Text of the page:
Ani DeFranco

Six Up Jammin '

Up Up Up Up Up Up

Ani DiFranc0

By Cheryl Chastine

If you haven't already discovered Ani Difranco, you're missing out on something remarkable. She's an incisive songwriter, an outspoken bisexual, a kamikaze guitar player, a troubled girl, an insightful singer, and most of all, a confident woman. Her personal brand of folk-rock~hip-hop-funk jazz has garnered her a constantly increasing range of listeners.

DiFranco's new album Up Up Up Up Up Up, released last Tuesday, fits perfectly into the larger context of her maturation as an artist (incredibly, it's her tenth studio album). With each of her releases, she's incorporated other musicians more and more. On Up, DiFranco says, she's "finally got myself an actual, bona fide. splendiforous [sic] band."

Despite all the albums she's released, DiFranco continues to grow artistically. Probably the most striking aspect of Up Up Up Up Up Up is the jam-oriented sound of it. There's much more of a priority given to establishing a groove and improvising around it, often for over five minutes. This, again, had an antecedent in the twelve~minute closing track of Little Plastic Castle, but it comes into its own here.

Whether this evolution is a good thing is a matter of debate. Much of DiFranco's brilliant gift for creating a gorgeous melody and singing it beautifully is sacrificed to the jam ethic and to quasi-spoken lyrics. Compounding this loss is the fact that newly emphasized singing style makes it more difficult to hear the album's lyrics.

These changes are sure to alienate some of DiFranco's longtime fans. Many other followers, however, will find much to appreciate. DiFranco's lyrics retain the same quirky poetry and heart-wrenching insight her fans have come to know and love.

Angry Anymore," the first single, muses, "Night falls like people into love / We generate our own light to compensate / for the lack of light from above." "Know Now Then" gives us one at DiFranco's most beautiful and insightful lines ever: "She's learning the spaces she leaves / have their own things to say / and she's trying to make music like mercy."

DiFranco's last album, Little Plastic Castle, found her searching, both in life and in music lyrically, the album was filled with meditations about her insecurities amid the increasing pressures of mainstream success (people talk about my image like I come in two dimensions," she sang on the album's title track). Similarly, the album's musical techniques conveyed a sense of searching. Difranco borrowed from more genres than ever before, experimenting with hypnotic jams, ska-like horns, and ghostly, vocal-filtered bleakness.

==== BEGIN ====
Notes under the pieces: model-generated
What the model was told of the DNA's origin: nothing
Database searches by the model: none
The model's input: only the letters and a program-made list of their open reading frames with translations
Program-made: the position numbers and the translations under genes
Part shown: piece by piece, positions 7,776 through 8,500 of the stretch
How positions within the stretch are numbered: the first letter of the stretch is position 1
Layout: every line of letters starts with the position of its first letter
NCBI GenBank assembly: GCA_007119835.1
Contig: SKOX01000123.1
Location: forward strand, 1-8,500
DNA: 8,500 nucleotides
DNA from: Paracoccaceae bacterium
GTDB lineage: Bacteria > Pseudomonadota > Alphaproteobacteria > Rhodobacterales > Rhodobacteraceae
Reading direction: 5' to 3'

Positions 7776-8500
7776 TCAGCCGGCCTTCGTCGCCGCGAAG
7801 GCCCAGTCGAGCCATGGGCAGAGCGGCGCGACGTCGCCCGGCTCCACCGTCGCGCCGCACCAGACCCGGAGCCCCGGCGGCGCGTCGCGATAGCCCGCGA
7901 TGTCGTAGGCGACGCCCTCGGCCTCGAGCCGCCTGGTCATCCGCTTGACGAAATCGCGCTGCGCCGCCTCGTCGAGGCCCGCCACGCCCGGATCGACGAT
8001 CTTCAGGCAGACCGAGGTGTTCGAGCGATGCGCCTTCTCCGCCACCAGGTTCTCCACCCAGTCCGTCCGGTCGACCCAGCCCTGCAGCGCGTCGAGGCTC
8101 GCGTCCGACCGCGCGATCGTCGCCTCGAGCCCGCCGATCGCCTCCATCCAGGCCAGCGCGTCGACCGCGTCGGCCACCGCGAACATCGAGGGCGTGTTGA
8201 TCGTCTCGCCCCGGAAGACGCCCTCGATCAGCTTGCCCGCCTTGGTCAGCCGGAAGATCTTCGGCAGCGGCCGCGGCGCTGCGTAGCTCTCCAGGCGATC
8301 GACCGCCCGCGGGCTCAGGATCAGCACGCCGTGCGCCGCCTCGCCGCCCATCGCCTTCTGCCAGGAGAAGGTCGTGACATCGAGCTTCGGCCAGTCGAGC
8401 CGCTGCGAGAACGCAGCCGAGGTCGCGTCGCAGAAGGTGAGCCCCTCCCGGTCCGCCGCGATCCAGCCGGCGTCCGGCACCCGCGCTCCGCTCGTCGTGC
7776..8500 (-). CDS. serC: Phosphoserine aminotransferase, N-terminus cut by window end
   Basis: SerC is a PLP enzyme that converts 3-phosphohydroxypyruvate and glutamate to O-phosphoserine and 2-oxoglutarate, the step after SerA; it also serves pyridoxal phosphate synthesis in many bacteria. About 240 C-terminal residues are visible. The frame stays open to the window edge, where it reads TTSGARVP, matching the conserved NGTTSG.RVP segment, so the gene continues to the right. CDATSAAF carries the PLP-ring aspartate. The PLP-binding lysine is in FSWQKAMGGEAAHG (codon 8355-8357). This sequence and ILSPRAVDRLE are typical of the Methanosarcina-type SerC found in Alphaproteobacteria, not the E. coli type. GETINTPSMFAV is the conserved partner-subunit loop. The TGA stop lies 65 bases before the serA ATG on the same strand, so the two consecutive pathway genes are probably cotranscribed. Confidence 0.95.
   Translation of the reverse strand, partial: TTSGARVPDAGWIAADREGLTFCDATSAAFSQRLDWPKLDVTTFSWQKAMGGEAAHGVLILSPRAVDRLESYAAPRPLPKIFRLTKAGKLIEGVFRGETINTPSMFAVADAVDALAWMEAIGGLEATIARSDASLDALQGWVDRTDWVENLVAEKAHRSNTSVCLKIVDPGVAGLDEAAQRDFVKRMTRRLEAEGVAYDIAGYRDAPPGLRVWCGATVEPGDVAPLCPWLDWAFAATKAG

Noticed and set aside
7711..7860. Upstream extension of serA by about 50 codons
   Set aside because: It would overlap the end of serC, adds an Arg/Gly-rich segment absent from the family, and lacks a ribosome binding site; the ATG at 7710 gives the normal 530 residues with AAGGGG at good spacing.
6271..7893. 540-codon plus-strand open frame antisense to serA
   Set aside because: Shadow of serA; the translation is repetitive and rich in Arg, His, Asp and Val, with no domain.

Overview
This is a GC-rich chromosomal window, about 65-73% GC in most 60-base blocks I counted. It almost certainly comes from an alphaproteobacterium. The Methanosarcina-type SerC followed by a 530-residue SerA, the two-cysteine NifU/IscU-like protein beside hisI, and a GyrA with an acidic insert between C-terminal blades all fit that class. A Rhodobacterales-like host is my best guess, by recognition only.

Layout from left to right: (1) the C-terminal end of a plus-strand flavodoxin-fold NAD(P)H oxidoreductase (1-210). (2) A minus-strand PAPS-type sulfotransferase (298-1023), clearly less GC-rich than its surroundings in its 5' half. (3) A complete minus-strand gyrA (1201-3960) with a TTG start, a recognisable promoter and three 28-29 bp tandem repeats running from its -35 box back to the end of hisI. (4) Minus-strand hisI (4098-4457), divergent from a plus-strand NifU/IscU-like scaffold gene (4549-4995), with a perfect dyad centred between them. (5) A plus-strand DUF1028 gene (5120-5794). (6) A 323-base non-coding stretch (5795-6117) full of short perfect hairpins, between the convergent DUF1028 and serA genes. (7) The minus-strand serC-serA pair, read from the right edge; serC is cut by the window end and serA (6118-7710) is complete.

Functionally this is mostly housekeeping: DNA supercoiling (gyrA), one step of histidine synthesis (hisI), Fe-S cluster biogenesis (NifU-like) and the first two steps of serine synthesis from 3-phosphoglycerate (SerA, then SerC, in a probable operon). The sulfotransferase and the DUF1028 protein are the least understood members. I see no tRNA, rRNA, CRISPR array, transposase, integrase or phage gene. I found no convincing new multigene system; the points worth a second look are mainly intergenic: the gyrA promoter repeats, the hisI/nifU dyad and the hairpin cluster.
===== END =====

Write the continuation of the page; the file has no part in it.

This experimentation was nothing new for Difranco, but Little Plastic Castle seemed unsettled, undecided. On Up Up Up Up Up Up , DiFranco has resolved many of the unsettled musical issues. Recorded only a few months after Castle, Up Up Up Up Up Up finds Difranco wielding the new techniques with a practiced perfection; what was experimental on Castle has become natural on the new record Indeed, DiFranco's persona on Up Up Up Up Up Up is inseparable from Little Plastic Castle. The expansive social commentary on Little Plastic Castle's "Fuel" provided the seeds for Up Up Up Up Up Up 's "Tis of Thee" and "Trickle Down," both of which are scathing political statements. Up' s "Come Away From It" has the same storyline as Castle's "Two Little Girls"; both depict love affairs with drug addicts. The matter-of-fact acceptance of life's imperfections and the simple folk sensibilities that informed Castle's "As Is" are what give power to Up's "Angry Anymore." The smoky-bar ambiance of Castle's "Deep Dish" is remade and elevated on Up's "jukebox."

The final verdict, thus, is this: if you're an established fan, this album is as essential as any of her others. If you're a new listener, however, pass it Up for now in favor of imperfectly, Out of Range, or another of DiFranco's brilliant earlier releases. Up Up Up Up Up Up deserves to be heard in the context of DiFranco's previous work.